Implementing UX in practice
Ensuring consistent communication with users
One important aspect in constructing a long-term relationship with users is to consistently communicate their needs throughout multiple platform journeys. Any platform usually implements new components over time, this can mean subtle website improvements to large scale novel features. These should be informed from users, and a dedicated team should seek regular feedback to ensure smooth operation.
With this, you want to maintain a critical lens when searching for feedback. You want to ask questions that explore why a user’s experience is positive or negative, so that you understand what features definitely work and those that do not. Engaging with users for feedback shouldn’t be overlooked, as these make up your loyal audience and consumers.
Employ best practice measures
Due to the influx of digital platforms today, it’s understandable that organisations want to step up the game and implement novel creative means to stand apart from competitors. Whilst creative problem-solving and ideation can be positive, you should base your platform off similar websites/applications already existing (including competitors). A careful note here is to not base your platform off someone else’s, rather this point means you follow the best user interface practices common to successful platforms.
This is because as human beings, we generally find comfortable ways in navigating websites, and if something works and is accessible, it should be standard across different platforms. There is no use creating an opposing way to display webpages when users understand and are happy with current navigation. It will also help users enter the new platform in the first place, as they are approaching something they’re somewhat already familiar with. There is nothing more derailing than creating a platform that looks totally foreign to what users already know and love.
Simplicity is best
In line with the above, a successful platform is one that is easy to visualise and digest. You want users to quickly grasp their navigation through your website, so that when they later return, they’re comfortable performing the same journeys. This is only possible if a website or mobile application is clear, simple, and functional.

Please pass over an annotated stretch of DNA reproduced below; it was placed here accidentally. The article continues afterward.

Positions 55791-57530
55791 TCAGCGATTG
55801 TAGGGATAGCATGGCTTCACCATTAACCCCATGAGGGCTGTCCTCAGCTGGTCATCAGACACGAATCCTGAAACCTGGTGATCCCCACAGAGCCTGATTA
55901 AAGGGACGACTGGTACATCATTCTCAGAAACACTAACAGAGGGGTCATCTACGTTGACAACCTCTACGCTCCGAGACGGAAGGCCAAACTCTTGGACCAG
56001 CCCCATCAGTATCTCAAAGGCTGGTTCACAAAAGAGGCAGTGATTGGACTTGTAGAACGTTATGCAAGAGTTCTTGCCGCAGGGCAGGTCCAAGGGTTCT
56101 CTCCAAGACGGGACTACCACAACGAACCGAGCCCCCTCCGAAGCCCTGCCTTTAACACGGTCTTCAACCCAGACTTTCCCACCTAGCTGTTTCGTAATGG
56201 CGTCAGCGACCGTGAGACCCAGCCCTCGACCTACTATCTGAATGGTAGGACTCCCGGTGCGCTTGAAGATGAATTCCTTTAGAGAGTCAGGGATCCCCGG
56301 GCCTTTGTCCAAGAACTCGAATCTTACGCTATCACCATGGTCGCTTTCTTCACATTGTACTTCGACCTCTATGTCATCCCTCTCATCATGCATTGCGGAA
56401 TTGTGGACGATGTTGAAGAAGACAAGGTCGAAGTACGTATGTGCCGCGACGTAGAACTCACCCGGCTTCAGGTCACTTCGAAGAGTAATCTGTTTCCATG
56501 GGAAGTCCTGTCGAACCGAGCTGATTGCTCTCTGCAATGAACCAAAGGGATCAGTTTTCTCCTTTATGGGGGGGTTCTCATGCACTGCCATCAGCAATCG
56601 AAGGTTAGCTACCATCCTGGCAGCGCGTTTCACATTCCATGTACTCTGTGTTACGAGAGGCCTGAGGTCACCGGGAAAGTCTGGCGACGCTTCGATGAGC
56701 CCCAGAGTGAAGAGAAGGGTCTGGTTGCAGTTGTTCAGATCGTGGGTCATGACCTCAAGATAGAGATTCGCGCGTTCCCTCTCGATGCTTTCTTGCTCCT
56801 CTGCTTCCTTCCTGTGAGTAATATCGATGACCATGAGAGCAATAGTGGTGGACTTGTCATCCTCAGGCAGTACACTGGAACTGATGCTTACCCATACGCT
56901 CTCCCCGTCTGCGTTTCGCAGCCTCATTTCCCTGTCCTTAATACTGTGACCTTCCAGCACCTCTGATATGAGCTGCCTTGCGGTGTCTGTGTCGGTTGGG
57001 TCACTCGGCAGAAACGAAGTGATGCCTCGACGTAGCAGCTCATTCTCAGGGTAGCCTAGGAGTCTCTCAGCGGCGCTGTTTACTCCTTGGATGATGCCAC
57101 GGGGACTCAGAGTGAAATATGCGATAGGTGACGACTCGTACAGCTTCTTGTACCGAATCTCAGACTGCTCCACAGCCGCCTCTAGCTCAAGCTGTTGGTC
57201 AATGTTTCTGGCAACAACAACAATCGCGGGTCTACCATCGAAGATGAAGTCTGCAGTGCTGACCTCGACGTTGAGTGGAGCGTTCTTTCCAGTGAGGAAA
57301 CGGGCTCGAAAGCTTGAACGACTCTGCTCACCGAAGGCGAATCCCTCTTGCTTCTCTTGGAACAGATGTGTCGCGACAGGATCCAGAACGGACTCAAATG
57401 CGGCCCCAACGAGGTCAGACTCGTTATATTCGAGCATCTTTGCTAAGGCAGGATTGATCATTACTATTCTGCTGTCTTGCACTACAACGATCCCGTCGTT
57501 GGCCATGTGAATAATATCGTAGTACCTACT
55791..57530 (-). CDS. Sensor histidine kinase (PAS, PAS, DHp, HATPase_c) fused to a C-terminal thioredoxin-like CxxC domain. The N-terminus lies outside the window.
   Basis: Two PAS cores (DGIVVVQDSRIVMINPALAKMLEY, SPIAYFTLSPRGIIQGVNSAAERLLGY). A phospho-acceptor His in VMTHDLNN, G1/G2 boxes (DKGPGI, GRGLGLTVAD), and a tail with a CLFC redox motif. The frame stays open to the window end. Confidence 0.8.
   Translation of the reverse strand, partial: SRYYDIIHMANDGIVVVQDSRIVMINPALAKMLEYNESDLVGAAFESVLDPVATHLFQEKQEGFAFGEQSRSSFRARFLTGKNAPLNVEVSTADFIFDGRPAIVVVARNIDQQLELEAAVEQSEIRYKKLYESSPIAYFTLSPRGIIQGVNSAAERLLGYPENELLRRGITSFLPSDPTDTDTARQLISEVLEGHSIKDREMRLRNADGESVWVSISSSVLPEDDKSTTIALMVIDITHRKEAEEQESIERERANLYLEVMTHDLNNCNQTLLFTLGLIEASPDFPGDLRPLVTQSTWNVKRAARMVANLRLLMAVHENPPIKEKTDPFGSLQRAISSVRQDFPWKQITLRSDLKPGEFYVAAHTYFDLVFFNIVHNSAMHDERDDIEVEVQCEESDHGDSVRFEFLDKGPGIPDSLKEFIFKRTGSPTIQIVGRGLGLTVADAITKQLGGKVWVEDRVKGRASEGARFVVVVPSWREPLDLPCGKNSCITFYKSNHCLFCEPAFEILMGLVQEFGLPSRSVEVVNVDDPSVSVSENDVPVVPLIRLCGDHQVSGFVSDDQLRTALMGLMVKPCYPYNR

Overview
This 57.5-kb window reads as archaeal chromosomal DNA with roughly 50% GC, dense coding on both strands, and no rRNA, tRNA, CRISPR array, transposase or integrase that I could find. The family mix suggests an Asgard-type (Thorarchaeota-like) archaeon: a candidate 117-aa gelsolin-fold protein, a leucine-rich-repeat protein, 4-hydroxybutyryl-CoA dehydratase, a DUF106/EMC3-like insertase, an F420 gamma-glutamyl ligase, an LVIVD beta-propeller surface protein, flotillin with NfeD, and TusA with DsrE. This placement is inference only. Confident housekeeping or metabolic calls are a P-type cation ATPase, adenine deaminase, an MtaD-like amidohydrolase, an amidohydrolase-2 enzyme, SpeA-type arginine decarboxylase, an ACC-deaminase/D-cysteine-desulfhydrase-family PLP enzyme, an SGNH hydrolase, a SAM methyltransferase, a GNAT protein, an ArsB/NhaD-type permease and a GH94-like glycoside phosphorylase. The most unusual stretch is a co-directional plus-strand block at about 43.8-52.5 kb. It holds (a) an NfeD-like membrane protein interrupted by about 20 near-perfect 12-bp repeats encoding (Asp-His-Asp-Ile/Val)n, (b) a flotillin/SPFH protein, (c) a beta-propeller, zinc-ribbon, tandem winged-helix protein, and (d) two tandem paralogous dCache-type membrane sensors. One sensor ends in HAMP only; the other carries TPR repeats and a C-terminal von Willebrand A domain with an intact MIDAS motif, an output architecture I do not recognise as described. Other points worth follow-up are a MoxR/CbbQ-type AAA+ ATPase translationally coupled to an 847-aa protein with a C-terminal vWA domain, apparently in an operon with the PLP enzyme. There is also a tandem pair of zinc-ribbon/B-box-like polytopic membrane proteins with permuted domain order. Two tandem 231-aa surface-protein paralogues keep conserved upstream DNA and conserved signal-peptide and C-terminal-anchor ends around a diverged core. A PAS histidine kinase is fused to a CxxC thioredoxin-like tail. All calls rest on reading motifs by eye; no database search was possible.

When it comes to discussing the platform to users or potential stakeholders, you should also resort to simplistic strategies: explain your narrative to bridge connectivity between your users and organisational goals, without hard selling your quality features. Transparency is a quality appreciated by both consumers and clients, so do not converse about your platform in an overly complicated manner.
Perform regular updates
Whilst a large scope of user research arises from the beginning of a product’s development, a lot of it also comes from maintenance of a platform as well. There is only so much you can gather from users before the launch of a platform, and it’s another story altogether when you can actually visualise and understand their needs as they use it.
With this in mind, you want to measure and perform regular platform updates with a software developer team to ensure smooth UX throughout its lifespan. You want to strive to improve your user’s journey and provide novel interactive features that are resourceful and relevant. All in all, great UX arrives with how connected users feel with the organisation. If you are transparent and work to improve UX, you can guarantee a positive influx of users that will remain loyal to your platform for the long haul.